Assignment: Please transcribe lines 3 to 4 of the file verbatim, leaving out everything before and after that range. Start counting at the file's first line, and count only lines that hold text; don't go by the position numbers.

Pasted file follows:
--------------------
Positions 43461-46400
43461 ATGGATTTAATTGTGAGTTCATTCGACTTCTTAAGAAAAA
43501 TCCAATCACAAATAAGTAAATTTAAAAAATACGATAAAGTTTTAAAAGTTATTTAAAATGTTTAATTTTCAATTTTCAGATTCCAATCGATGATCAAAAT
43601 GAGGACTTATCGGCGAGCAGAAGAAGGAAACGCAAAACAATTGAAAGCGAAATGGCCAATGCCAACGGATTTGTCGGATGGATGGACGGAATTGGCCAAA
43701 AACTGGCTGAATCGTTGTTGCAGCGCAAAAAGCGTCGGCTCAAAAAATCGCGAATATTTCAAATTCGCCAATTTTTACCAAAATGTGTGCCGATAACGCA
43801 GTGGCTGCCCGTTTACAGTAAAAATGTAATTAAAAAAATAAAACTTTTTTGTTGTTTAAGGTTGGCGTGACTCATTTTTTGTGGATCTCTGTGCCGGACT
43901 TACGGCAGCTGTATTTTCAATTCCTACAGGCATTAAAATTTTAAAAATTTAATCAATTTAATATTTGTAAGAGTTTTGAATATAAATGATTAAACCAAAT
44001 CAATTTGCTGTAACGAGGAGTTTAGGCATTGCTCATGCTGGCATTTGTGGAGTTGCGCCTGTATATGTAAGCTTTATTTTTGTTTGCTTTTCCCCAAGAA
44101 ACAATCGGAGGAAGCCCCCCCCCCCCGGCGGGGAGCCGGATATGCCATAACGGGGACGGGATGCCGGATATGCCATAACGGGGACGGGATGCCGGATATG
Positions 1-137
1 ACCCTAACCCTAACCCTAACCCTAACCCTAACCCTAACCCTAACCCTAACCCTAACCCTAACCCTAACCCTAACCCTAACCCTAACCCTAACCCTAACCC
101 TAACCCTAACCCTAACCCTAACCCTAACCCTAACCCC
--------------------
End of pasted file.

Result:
43501 TCCAATCACAAATAAGTAAATTTAAAAAATACGATAAAGTTTTAAAAGTTATTTAAAATGTTTAATTTTCAATTTTCAGATTCCAATCGATGATCAAAAT
43601 GAGGACTTATCGGCGAGCAGAAGAAGGAAACGCAAAACAATTGAAAGCGAAATGGCCAATGCCAACGGATTTGTCGGATGGATGGACGGAATTGGCCAAA